The Elevation of the Cross (Central Panel)

size(cm): 57x42
Sale price$204.00 USD


The Elevation of the Cross: central panel

The Elevation of the Cross altarpiece is a masterpiece of the Baroque period by the Flemish painter Peter Paul Rubens. The work was originally installed on the high altar of the Church of St. Walburga in Antwerp (since destroyed), and is now in the Cathedral of Our Lady in Antwerp.

Peter Paul Ruben's famous depiction of the raising of the cross was originally commissioned as an altarpiece for the church of St Walpurgis in Antwerp.
Although composed as a triptych in oil on canvas, the painting is unusual in that Rubens has depicted a scene divided into three panels rather than adhering to the traditional triptych composition in which the Virgin and Child are typically seen in the central panel. and the saints are portrayed. on each of the attached side panels.

This triptych is impressive in size, measuring 4.5 meters high by 6.5 meters wide when open. The original frame, sadly lost, would have made the painting even more impressive in size! Due to its size, Rubens painted it on location behind a curtain. On the outside of the wings (visible when the altarpiece is closed) can be found four saints associated with the church of Saint Walburga: Saints Amando and Walburga on the left and Saints Catherine of Alexandria and Eligio on the right.

Rubens was one of the most prolific and sought-after painters of the Baroque period, generally (though not always) defined in painting and sculpture by the depiction of action and emotion in ways intended to inspire faithful Catholics (this triptych was painted less than a century after Martin Luther's challenge to the authority of the Catholic Church).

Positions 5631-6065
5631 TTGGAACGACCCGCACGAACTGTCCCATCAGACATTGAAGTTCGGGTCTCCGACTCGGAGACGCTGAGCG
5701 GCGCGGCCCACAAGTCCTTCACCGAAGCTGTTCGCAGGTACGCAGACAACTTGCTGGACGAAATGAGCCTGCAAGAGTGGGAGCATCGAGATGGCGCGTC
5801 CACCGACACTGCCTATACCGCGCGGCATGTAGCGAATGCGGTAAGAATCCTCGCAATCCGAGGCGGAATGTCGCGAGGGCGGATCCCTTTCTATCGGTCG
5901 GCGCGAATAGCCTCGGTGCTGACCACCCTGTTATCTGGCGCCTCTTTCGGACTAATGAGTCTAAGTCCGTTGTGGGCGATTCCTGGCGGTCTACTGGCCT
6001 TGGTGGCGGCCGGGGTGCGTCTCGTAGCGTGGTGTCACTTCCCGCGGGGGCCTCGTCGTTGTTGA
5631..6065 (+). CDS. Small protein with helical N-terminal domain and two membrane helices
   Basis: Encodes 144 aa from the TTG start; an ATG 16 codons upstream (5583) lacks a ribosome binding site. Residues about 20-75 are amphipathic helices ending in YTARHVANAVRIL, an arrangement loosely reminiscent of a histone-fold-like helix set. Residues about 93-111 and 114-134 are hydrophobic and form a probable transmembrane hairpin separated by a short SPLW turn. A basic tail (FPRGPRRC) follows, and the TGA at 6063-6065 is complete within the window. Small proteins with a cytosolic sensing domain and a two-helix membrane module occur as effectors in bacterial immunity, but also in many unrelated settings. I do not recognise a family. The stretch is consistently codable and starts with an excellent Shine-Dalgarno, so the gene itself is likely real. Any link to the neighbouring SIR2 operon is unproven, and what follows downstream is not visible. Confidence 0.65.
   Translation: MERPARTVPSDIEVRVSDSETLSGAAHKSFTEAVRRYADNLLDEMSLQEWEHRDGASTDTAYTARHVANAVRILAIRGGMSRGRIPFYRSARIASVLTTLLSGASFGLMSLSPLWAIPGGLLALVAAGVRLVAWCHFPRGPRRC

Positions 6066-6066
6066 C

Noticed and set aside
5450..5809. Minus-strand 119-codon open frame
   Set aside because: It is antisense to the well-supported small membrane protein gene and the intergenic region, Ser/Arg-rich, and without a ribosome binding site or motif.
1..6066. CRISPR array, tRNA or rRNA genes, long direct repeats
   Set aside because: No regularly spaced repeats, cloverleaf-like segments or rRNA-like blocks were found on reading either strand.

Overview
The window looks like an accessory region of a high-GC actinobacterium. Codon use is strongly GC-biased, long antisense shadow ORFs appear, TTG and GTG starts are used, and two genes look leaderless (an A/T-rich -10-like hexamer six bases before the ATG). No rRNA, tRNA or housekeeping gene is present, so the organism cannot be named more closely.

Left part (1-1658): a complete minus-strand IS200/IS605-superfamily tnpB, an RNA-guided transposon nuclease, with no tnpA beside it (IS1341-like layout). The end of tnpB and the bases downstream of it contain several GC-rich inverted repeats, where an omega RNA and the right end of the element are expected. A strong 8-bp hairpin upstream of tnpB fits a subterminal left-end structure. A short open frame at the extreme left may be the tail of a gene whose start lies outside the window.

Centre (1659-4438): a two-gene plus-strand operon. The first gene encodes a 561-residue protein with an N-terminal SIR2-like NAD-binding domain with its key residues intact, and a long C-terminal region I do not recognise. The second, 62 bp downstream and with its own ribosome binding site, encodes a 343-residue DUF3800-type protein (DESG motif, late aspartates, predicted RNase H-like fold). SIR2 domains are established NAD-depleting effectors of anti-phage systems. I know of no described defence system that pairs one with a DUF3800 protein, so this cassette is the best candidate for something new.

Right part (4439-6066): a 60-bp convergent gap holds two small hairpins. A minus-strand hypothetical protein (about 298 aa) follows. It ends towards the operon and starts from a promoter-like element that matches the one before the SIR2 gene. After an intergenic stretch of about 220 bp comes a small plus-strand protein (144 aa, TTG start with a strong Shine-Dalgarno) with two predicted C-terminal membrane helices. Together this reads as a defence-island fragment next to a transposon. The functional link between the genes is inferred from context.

In the central panel, we see the dramatic moment when the cross of Christ's crucifixion is raised to its upright position. Rubens created a strong diagonal emphasis by placing the base of the cross at the bottom right of the composition and the top of the cross at the top left, making the body of Christ the focal point. This strong diagonal reinforces the idea that this is an event that unfolds before the viewer, as the men struggle to lift the weight of their load.

Adding to this dynamic tension is the visual sensation that the two men at bottom right are about to burst into the viewer's space as they work to pull the cross up (see image above). The viewer is caught in a moment of anxiety, waiting for the action to be completed.

In the left panel (bottom left) are Saint John the Evangelist and the Virgin Mary, who, standing in the shadow of the rocky outcrop above them, look to their left at what is unfolding before their eyes. Shown in quiet resignation and grief over the fate of Christ, the group of women below is a stark contrast of overwrought emotion. Here too Rubens uses a diagonal along the line of the women from the bottom right to the middle left, separating John and Mary, allowing the viewer to focus on their reaction.